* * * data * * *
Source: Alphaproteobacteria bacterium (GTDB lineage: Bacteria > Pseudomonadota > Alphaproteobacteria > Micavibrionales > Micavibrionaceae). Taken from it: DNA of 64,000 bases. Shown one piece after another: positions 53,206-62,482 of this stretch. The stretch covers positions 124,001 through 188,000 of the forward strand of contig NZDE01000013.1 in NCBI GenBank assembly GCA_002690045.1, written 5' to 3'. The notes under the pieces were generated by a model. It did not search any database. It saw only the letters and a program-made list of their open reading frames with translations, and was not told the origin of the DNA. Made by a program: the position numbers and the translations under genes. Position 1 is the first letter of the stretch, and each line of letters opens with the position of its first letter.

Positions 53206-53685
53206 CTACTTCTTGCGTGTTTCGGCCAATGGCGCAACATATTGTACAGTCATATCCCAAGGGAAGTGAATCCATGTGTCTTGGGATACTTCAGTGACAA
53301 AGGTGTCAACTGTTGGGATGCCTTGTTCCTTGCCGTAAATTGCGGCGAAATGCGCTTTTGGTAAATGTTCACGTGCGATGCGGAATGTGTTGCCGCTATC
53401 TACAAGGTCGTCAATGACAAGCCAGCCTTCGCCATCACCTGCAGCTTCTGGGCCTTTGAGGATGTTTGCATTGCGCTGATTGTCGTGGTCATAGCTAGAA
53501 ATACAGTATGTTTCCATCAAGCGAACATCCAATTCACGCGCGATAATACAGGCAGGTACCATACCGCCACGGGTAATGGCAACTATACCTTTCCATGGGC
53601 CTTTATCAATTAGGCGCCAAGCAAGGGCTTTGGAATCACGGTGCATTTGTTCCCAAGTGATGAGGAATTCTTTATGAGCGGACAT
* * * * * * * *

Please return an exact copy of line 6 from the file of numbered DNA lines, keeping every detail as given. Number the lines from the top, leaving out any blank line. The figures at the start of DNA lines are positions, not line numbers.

53501 ATACAGTATGTTTCCATCAAGCGAACATCCAATTCACGCGCGATAATACAGGCAGGTACCATACCGCCACGGGTAATGGCAACTATACCTTTCCATGGGC